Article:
My son Daniel and I were in the middle of deep frying chicken wings and homemade french fries when news of Kobe Bryant’s death first broke. In the days that have passed since January 26th, cable news, sports talk shows and Twitter have shared reflections on the life of Kobe Bryant. Yet, what about all the others? The homeless, outcasts and poor who die daily rarely make their local newspaper. Thus, Kobe Bryant’s tragic death has brought attention to overcoming the loss of a loved one.
He heals the brokenhearted and binds up their wounds, Psalm 147:3.
According to the Centers for Disease Control and Prevention or CDC, there were 2,813,503 registered deaths in 2017 in America. This comes out to 7708 deaths per day or 321 per hour. While some of these deaths may include an entire family, friends and neighbors need to learn how to get by without them. The first step to recovery is dealing with the 5 stages of grief: denial, anger, bargaining, depression and acceptance. Unfortunately, I have a friend who lost his son to cancer a decade ago and still hasn’t come to grips with this loss. Like many throughout history, the death of a loved one can send you into a tailspin that you never fully recover from.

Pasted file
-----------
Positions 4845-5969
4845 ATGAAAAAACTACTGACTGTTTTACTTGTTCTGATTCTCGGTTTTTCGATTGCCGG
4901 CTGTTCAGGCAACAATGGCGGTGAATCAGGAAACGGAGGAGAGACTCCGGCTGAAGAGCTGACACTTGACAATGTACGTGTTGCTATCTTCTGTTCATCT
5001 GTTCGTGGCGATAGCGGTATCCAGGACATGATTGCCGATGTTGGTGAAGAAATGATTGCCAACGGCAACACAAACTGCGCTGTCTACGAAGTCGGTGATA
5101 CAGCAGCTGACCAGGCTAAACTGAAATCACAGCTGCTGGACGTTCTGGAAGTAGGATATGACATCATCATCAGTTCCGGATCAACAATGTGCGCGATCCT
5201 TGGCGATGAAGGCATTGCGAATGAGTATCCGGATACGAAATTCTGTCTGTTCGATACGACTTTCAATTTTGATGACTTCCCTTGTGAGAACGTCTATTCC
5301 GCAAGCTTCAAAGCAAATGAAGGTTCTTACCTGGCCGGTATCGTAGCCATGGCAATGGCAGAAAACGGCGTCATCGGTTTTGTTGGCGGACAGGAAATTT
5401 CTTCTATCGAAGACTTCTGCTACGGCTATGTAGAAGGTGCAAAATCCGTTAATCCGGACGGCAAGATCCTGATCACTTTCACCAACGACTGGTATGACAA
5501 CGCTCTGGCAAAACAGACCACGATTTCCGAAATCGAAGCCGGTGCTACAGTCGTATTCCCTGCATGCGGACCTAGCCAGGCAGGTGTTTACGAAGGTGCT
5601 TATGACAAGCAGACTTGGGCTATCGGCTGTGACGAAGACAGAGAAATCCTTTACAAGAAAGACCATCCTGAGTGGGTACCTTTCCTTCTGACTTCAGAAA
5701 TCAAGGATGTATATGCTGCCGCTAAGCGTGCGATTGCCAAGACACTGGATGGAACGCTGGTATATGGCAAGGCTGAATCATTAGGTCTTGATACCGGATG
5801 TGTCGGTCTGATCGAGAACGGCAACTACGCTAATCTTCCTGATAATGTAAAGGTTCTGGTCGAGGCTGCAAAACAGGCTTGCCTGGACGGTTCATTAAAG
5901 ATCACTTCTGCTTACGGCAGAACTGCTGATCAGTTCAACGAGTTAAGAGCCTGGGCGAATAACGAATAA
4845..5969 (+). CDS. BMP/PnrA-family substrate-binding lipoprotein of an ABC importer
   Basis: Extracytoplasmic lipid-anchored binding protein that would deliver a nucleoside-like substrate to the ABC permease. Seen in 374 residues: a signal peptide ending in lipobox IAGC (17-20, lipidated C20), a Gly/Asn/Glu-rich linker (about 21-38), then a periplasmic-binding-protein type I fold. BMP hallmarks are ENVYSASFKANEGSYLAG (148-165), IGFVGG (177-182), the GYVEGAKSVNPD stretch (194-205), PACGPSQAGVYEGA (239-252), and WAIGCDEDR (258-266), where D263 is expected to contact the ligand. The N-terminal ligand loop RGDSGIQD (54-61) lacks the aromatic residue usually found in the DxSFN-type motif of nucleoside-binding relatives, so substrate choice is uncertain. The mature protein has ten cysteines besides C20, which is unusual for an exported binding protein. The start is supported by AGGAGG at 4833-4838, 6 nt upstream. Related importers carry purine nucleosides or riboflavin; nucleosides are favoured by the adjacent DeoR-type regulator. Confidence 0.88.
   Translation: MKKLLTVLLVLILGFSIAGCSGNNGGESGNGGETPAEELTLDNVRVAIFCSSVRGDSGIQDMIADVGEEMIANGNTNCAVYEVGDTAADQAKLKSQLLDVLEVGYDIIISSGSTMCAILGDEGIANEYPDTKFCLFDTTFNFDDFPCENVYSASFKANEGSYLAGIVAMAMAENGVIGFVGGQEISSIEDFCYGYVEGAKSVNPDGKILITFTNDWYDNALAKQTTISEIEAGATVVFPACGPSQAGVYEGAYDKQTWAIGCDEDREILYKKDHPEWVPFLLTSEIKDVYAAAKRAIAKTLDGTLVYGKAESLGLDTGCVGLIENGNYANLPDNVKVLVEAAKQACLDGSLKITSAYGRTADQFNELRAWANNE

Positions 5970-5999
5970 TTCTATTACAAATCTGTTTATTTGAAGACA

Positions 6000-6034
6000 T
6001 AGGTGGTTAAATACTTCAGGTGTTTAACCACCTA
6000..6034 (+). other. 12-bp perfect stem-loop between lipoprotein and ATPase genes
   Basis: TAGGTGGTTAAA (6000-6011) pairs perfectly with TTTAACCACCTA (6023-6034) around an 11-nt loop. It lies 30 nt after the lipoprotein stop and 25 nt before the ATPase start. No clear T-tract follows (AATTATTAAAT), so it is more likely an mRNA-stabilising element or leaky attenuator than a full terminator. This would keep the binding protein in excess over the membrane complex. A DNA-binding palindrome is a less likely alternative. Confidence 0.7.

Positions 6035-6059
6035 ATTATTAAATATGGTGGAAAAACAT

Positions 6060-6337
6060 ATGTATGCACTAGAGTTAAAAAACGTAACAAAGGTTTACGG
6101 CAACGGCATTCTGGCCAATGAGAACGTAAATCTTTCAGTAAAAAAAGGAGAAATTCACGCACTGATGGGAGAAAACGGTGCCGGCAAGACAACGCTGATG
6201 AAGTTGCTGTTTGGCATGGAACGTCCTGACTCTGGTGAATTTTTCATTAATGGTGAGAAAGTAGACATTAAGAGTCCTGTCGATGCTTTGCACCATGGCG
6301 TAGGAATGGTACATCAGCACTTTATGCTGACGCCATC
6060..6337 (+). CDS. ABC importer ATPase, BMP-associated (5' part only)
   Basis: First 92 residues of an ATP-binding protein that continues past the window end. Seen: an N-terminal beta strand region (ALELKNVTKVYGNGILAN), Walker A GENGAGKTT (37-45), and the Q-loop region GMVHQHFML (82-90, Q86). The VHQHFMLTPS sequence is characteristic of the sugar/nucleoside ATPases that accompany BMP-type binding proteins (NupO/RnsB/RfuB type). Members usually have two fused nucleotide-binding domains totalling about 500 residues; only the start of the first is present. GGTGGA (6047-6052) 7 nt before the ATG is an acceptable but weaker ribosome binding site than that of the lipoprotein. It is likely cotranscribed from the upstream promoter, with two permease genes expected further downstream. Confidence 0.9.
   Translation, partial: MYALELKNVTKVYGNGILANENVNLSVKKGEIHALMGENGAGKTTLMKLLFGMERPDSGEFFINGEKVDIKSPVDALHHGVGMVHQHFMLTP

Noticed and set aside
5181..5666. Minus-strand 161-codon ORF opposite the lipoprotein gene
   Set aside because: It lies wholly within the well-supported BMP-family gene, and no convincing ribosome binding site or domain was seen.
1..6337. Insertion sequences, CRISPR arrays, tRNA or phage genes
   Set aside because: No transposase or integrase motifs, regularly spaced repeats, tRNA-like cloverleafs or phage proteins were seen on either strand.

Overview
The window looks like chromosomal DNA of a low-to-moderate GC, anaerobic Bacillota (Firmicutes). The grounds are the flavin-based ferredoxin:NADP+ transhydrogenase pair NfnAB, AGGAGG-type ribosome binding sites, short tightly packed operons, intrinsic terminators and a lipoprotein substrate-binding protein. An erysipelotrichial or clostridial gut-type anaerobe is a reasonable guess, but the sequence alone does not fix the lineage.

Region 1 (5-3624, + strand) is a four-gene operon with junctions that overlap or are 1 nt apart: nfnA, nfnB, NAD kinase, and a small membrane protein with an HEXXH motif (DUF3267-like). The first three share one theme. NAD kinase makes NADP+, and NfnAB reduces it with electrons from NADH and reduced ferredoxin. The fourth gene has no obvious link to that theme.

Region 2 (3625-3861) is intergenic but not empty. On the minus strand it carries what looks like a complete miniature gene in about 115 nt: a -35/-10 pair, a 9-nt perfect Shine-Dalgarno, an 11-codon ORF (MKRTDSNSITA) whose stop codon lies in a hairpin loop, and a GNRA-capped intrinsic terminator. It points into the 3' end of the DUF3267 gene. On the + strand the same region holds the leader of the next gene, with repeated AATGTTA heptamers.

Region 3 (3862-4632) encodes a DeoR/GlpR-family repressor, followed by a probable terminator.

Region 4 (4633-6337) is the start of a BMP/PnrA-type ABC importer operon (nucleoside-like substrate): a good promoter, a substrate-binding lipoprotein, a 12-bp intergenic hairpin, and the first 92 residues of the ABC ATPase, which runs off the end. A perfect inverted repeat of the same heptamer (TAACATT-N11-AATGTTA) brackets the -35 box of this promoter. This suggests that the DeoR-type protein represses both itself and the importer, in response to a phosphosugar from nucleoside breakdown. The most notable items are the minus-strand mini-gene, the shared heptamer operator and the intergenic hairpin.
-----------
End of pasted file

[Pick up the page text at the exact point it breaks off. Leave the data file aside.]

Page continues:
“Blessed are those who mourn, for they shall be comforted,” Matthew 5:4.
One of my good friends from high school died during my sophomore year of college, losing her two year battle with cancer. I took Maureen’s death hard, struggling to come with grips with why. As the years have passed since her death, the Lord has provided a few answers to my prayers. Although I wasted my opportunities to share my faith with Maureen, her death has inspired me to make sure I don’t repeat this mistake. Maureen’s death in 1989 conceived in me a desire for evangelism which has led to the creation of Express Yourself 4Him. While everyone grieves differently, may this blog help you better cope with overcoming the loss of a loved one.
by Jay Mankus